Music Roll Cabinet
PLATE XVIIL. Few articles of furniture are, at the present time, more desirable in numerous houses than such a cabinet as that illustrated in this plan. The great and continually increasing demand for the Pianola Piano and the Pianola attachment to the ordinary piano forte, and the consequent necessity for a collection of the perforated music-rolls, renders it highly desirable that a properly constructed and convenient cabinet should be possessed, in which the rolls can be kept in safety and in order, and without loss of space. The form of cabinet which fulfils all these conditions is set forth in the simple design given.
Fig. i is a front view of the cabinet, showing its door, filled with simple leaded glass. Fig. 2 is an end view, severely plain in construction. Fig. 3 is a vertical section through the cabinet, showing the series of shelves for the reception of the perforated music-rolls. It will be observed that the shelves do not extend the full depth of the interior: this is done so as to allow the roll-boxes to project perfectly free of the shelves, and, accordingly, be easily withdrawn and replaced.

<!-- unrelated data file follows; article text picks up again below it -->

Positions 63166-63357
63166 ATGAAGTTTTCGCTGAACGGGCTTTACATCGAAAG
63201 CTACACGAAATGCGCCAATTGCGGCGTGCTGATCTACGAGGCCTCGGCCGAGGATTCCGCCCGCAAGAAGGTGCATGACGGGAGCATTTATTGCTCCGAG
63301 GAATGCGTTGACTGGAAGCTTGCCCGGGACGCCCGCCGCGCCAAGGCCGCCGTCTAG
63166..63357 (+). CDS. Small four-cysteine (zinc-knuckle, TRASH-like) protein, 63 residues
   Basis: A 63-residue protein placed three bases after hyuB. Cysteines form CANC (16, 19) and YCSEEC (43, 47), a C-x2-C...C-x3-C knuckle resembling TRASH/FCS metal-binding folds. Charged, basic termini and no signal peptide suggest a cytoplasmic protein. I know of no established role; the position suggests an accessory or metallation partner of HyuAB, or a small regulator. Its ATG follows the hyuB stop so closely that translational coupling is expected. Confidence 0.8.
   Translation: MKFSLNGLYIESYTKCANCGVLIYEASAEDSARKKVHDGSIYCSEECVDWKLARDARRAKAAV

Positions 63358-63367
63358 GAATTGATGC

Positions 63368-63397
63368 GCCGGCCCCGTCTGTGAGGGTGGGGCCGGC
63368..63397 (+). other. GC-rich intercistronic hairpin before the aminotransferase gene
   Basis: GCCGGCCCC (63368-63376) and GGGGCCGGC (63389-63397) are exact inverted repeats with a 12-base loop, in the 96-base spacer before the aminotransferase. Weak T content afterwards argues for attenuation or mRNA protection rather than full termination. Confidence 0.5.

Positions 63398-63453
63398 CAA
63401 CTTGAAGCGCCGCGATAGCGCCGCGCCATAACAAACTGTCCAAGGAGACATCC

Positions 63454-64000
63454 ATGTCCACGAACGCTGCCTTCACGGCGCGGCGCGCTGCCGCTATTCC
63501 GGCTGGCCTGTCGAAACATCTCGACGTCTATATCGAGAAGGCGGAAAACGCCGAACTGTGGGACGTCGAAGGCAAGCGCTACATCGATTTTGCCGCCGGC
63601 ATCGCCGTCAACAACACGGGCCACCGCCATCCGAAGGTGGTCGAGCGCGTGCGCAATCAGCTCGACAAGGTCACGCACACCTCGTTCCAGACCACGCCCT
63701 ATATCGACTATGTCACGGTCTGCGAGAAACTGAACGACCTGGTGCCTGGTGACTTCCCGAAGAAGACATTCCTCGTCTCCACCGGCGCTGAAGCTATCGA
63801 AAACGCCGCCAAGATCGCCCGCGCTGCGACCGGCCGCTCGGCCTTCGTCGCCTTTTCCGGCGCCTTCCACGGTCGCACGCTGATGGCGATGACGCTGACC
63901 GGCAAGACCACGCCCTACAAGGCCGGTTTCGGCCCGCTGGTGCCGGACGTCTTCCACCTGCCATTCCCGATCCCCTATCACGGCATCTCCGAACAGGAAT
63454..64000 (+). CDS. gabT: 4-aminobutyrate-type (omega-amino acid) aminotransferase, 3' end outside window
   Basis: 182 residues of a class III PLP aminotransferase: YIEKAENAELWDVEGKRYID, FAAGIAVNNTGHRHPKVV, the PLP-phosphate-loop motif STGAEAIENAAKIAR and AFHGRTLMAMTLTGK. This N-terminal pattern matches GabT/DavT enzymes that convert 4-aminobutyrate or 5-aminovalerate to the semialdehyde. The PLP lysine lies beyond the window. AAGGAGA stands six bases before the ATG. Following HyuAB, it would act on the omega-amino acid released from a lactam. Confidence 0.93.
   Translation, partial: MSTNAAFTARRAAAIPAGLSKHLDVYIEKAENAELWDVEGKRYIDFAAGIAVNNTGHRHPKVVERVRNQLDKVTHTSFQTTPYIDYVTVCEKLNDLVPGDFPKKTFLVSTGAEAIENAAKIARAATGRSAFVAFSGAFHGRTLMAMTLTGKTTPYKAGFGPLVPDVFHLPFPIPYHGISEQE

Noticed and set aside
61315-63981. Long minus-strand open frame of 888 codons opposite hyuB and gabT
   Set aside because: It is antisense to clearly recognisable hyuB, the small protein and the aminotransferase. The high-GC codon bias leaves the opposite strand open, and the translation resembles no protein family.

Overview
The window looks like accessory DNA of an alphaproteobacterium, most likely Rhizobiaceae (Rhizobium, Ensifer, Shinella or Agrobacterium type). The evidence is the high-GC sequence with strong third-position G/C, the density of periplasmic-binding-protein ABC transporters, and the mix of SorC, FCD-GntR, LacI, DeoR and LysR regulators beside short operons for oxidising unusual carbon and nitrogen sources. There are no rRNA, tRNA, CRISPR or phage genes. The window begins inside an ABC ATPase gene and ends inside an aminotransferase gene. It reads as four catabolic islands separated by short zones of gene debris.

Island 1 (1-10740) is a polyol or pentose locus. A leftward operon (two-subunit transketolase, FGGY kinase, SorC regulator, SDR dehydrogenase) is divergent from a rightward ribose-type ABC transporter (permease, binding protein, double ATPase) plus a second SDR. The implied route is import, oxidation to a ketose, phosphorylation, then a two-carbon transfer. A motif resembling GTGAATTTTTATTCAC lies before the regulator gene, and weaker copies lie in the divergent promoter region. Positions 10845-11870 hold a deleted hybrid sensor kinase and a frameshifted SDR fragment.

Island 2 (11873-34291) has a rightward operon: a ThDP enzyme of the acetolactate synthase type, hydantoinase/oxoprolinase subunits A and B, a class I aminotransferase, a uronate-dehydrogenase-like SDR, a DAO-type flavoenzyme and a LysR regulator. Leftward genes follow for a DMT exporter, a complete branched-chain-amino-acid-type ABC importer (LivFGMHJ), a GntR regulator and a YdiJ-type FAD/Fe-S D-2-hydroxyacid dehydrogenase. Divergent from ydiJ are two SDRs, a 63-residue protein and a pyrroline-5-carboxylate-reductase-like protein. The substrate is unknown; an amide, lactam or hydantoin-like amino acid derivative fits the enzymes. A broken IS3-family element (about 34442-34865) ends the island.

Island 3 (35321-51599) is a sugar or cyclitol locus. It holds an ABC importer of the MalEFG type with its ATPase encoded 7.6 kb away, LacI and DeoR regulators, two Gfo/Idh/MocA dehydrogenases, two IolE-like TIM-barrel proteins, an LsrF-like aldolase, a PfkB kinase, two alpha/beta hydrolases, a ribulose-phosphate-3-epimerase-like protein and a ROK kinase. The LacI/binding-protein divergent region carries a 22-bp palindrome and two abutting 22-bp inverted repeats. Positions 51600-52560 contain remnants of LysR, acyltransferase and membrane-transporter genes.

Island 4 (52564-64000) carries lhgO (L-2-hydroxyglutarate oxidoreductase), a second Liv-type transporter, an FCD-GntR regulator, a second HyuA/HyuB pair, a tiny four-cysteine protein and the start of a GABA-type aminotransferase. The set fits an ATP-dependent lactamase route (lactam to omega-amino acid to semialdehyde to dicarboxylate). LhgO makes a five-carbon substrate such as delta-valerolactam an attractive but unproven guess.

In Fig. 4, which is a horizontal section through the cabinet, the relation of the shelves to the internal space is indicated. Fig. 5 is a section immediately under the top. Fig. 6 is a section through one style of the door and its adjoining angle-piece. Fig, 7 is a section through the end panelling, a back angle-piece, and the back-board, showing the jointing of the same.
Some good hard wood, such as Spanish mahogany or choice wainscot oak, should be used for all the exposed portions; bay-wood being used for the shelves, bottom-board and back-board in either case. When mahogany is used, it should be French-polished ; but when oak is employed, any finish that taste may direct can be adopted. Any design may be carried out in the leaded glass; and in all cases the leads should be gilded.
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